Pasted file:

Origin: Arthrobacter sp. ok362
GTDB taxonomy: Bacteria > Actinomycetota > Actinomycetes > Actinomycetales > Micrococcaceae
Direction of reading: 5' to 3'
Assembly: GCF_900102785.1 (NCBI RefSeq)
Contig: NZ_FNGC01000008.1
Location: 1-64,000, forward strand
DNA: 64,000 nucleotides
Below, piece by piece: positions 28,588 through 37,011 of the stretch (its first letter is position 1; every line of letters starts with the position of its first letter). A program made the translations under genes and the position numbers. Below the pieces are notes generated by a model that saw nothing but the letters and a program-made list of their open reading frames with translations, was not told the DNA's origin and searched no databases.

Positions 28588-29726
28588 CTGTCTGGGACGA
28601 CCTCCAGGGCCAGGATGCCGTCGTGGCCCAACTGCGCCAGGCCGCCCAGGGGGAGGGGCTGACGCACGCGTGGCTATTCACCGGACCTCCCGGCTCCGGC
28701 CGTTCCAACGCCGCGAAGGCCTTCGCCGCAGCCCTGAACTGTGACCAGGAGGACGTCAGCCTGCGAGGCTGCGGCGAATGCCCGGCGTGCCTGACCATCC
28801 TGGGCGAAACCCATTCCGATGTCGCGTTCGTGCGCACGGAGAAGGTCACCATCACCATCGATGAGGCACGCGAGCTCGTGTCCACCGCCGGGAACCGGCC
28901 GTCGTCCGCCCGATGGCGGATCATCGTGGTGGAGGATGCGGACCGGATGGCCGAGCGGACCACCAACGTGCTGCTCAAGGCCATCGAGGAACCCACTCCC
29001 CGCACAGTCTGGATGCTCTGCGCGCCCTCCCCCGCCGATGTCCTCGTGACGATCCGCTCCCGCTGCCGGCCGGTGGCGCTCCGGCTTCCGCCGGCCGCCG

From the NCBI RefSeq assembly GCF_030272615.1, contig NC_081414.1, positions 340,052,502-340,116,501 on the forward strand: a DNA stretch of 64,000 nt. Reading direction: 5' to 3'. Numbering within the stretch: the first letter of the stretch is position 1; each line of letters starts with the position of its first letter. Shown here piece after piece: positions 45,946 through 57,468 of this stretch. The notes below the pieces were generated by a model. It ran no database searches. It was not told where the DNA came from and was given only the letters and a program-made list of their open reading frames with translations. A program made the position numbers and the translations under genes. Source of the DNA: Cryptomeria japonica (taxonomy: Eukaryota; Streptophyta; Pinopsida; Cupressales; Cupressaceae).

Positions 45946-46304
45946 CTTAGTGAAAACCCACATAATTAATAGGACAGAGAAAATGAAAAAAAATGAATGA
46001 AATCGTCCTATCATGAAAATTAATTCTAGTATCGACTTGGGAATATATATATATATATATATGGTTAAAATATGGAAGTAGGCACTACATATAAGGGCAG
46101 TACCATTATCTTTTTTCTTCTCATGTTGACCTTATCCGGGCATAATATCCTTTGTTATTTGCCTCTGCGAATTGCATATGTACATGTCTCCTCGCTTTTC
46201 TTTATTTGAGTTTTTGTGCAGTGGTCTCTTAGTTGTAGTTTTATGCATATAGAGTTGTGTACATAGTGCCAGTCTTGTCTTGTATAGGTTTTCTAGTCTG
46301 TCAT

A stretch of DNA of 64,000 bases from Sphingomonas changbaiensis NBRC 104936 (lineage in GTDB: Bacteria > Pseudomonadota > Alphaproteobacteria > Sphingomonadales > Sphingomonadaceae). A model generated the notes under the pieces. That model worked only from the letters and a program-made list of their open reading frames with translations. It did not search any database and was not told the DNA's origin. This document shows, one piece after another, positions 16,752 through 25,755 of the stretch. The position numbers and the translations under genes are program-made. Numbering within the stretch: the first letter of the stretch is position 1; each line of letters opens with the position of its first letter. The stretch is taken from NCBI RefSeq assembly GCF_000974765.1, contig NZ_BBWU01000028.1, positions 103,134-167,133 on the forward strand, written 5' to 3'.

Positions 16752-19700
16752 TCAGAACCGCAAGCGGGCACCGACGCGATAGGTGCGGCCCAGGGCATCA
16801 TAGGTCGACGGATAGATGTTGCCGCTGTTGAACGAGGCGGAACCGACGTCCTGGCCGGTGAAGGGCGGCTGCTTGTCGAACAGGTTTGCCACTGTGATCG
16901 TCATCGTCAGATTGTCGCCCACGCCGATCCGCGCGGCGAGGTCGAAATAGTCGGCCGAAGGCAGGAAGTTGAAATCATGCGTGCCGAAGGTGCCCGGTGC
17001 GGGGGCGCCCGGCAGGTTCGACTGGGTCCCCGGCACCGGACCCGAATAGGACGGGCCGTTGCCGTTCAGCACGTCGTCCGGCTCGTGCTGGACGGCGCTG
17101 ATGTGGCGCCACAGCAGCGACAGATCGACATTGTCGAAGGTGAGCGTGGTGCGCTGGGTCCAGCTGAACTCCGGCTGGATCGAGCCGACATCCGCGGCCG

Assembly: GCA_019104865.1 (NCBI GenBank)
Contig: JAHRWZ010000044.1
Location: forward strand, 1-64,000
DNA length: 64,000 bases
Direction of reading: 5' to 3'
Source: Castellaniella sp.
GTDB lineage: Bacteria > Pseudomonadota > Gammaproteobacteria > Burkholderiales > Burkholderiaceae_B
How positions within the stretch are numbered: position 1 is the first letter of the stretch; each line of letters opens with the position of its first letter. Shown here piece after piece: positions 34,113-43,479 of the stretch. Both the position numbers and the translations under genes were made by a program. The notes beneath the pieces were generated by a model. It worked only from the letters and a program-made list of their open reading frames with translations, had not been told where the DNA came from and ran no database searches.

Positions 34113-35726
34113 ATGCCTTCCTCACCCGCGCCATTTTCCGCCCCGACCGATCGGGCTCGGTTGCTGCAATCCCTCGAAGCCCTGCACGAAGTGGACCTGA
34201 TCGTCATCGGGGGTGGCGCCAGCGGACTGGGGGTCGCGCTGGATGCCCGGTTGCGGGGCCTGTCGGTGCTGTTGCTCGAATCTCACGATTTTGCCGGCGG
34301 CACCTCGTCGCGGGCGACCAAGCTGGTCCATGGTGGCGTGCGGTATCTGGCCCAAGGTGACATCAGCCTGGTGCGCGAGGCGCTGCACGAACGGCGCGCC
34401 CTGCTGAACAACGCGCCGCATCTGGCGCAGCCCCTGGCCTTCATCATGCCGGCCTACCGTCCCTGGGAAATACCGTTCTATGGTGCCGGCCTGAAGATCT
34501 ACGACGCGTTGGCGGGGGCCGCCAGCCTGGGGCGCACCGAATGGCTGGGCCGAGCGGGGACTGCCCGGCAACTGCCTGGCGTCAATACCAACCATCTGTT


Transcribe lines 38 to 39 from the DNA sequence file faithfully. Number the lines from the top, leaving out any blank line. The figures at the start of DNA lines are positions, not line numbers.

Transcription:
Positions 34113-35726
34113 ATGCCTTCCTCACCCGCGCCATTTTCCGCCCCGACCGATCGGGCTCGGTTGCTGCAATCCCTCGAAGCCCTGCACGAAGTGGACCTGA